How do rising interest rates affect me?
The Bank of England recently announced that it has raised interest rates from 1.25% to 1.75% in a bid to slow inflation. In our latest article, we cover what affect this will have on the property market and mortgage rates not just in Brighton & Hove, but across the country.
The Bank also stated that it expects a recession to hit Great Britain next year – the first since 2008 – making the effect that higher interest rates will have on pensions and savings accounts even more important.
The average mortgage rate in Brighton & Hove, across the entire country in fact, are seeing record increases. The price of two-year and five-year fixed-rate mortgages are up 0.5% this month meaning the average mortgage for homes around £200,000 with a 25% deposit will increase by around £50pcm, but there are still many ways to save money.
One of them is to remortgage sooner to get ahead of further increases that may be implemented. It is important to remember that you may need to be a fee to break out of your current loan, but getting an attractive new rate should far outweigh this. In the current market, remortgaging can take anything from three to six months, so make sure you apply well before your existing deal runs out.
Another way to lessen the amount of possible debt caused by inflation and higher rates is to increase your monthly mortgage payments if you can afford to. Although this increases your short-term spend, your long-term interest payments will be reduced.
Heather Owen, a Financial Planning Expert at wealth management company, Quilter, says you should also move to a fixed-rate deal next time you remortgage, to avoid any further price hikes. If you’re wanting to stay in your home for a number of years, a long-term mortgage will allow you to lock in a rate now and sneak passed future price increases.
New And Existing Savings Accounts
Higher interest rates are certainly good for one thing: your savings accounts! The increase means you should see a larger interest return on the money you’re storing away. Banks across the country offer varying rates, so do a fair bit of research before opening new accounts and aim to secure at least 1.75%. this is the BOE’s standard rate and should be available across the board.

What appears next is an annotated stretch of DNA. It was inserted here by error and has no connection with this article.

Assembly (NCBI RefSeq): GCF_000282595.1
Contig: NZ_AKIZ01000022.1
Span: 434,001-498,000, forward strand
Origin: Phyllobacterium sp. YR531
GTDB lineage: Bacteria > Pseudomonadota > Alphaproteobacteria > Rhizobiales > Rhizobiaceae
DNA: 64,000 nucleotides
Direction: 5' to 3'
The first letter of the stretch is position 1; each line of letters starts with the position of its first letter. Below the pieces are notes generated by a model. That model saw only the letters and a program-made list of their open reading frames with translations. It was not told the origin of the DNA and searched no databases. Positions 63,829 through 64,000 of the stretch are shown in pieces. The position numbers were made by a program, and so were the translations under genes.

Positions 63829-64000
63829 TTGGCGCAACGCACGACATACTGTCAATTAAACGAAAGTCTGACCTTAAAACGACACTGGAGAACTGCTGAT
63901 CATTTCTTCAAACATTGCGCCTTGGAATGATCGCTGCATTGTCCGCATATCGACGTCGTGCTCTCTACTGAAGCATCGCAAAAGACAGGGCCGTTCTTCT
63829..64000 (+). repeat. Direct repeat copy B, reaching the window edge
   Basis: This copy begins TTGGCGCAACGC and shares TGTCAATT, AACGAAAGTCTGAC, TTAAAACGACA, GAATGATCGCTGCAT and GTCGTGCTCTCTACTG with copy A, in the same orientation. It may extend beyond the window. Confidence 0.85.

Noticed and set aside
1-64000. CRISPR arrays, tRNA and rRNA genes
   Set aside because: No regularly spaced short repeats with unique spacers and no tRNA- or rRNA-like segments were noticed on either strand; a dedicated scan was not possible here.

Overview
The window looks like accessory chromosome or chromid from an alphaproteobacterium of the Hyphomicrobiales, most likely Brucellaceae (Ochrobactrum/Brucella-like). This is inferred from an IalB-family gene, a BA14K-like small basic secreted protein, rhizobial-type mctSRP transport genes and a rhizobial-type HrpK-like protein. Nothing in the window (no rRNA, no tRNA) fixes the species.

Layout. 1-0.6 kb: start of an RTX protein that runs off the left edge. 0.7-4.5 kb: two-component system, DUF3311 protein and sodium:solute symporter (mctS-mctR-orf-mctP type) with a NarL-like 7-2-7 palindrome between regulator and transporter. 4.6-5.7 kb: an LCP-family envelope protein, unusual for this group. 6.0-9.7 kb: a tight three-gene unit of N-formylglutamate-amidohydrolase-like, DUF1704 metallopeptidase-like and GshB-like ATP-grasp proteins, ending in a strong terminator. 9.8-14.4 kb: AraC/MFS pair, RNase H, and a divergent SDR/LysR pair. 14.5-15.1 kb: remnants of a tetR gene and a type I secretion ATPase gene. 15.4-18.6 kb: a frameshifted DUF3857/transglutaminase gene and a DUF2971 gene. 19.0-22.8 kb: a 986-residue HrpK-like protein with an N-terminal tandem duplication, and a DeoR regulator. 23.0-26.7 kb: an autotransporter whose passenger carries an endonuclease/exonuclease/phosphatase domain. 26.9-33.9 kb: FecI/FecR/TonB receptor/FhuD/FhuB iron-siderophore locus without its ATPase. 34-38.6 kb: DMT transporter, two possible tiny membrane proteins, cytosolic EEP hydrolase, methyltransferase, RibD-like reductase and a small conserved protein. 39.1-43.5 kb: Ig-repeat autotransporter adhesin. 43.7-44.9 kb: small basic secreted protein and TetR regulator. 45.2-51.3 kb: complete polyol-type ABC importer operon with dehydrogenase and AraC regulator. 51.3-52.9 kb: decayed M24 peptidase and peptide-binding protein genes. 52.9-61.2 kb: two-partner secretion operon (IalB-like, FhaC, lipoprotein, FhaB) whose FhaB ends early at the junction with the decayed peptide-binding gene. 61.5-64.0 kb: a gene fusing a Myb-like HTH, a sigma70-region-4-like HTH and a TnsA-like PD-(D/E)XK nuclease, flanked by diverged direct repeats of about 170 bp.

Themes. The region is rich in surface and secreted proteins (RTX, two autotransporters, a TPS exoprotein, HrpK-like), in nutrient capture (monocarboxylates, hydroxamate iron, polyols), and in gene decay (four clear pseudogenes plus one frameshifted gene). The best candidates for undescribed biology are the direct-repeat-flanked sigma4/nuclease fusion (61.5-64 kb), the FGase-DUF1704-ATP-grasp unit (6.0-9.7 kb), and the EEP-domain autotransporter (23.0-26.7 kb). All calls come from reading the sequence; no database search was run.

Because stocks and bonds usually offer greater returns than savings accounts, some financial advisers suggest investing your money elsewhere or paying off other debt as long as you have a safety net in place. Savings accounts, however, still remain the most secure way of banking money towards your future aspirations, and these new higher interest rates will help you do just that!
Buying Homes In A Recession
The BOE believes that a recession will hit the UK later this year and last the full course of 2023. This is a scary prospect for many, but should actually result in house price growth slowing down majorly. Huw Pill, the Bank’s Chief Economist, has said that higher interest rates will also help cool prices but are very unlikely to lead to a credit crash – which is fantastic news all round.
If you’re looking at getting on the property ladder or have already found the house of your dreams, buying sooner rather than later is still the best policy because mortgage rates will still continue to climb until the recession hits, according to Helen Morrissey who is a Senior Analyst at Hargreaves London.
If you’re looking to take out your pension, higher interest rates mean you will enjoy a better deal than you would have done a few months ago – a £100,000 pension pot now brings you an annuity income of around £5,800 a year, which is almost £1,000 more than in April 2021, financial service firm Hargreaves Lansdown say. This depends on individual circumstance, of course, but now is also a great time to cash in your annuity if you haven’t already. Make sure to look around for the latest offers before signing any long-term deals.
For more information on how the rise in interest rates affects you and your property, call your local branch or pop in to say hi today!
*Think carefully before securing debt against your home. Your property may be repossessed if you do not keep up with repayments on your mortgage.